Collectively, these events have highlighted how the problem referred to as taxation of the digital economy (or the digitalized economy) is really two separate problems that have been conflated into one.
The first problem is the large economic and social disruption that has been created by digital companies, most manifest in individuals’ concerns about their jobs. Talk about machines replacing humans suggests that we are only at the beginning of the job losses – and the self-identity that often accompanies them – being launched by tech. The accounting and legal professions have not yet borne the full brunt of these disruptions, but there are ample warnings that they are soon to hit this industry, following disruption in industries ranging from banking to retail to publishing.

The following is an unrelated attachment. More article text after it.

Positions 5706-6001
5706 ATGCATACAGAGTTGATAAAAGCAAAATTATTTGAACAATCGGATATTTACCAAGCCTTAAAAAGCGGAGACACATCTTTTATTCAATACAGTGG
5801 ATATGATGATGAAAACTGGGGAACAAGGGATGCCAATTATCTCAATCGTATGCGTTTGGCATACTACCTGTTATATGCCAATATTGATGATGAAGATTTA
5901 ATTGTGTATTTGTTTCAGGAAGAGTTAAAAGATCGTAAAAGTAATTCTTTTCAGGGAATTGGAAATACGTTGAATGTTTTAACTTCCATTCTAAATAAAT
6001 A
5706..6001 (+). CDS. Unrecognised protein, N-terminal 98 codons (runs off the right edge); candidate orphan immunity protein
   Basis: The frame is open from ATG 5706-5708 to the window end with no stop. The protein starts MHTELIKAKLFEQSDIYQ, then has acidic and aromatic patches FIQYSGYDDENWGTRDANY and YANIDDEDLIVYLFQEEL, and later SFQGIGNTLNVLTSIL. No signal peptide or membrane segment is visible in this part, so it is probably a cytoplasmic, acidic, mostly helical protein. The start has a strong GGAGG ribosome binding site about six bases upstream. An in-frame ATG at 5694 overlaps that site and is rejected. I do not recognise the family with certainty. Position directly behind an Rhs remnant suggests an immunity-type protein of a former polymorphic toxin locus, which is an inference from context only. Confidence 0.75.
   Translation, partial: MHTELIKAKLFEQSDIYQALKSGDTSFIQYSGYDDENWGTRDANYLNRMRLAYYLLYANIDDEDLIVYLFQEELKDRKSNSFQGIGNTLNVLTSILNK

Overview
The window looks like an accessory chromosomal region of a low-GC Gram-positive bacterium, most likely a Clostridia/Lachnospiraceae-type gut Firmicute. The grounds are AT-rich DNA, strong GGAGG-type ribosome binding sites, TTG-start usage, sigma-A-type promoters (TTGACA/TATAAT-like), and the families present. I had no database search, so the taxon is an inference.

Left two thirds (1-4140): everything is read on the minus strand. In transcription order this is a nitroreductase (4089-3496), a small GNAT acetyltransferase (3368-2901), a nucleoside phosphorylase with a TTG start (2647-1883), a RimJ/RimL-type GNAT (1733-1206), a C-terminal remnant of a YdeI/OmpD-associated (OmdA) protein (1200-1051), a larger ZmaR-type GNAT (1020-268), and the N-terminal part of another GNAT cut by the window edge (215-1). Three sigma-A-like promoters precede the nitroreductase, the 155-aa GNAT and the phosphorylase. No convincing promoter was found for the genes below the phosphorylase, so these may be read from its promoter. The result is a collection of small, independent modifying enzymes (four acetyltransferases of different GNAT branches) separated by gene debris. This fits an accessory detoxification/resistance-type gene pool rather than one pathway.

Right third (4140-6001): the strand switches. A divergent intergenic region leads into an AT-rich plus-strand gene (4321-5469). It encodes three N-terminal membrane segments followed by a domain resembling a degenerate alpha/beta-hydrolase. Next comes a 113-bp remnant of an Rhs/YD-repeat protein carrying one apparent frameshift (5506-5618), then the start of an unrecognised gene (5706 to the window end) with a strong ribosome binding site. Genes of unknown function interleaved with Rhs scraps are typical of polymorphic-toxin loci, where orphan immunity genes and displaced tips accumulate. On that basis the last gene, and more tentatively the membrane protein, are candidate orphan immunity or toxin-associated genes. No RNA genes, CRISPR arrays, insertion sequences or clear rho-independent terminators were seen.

But the public’s concerns with tech companies’ disruptions don’t only stem from job losses; they also are derived in large part from the market dominance of a handful of big (American) tech companies. Some of these companies have grown so big, so fast, so that they often control large parts of the market for digital services and the consumption of goods via digital platforms. Related to these concerns about market dominance are concerns about privacy and data usage, and whether domestic start-up companies will be able to compete with first movers that are able to dictate rules to the marketplace globally.
The impact of digitalization with corporate income taxes paid by digital companies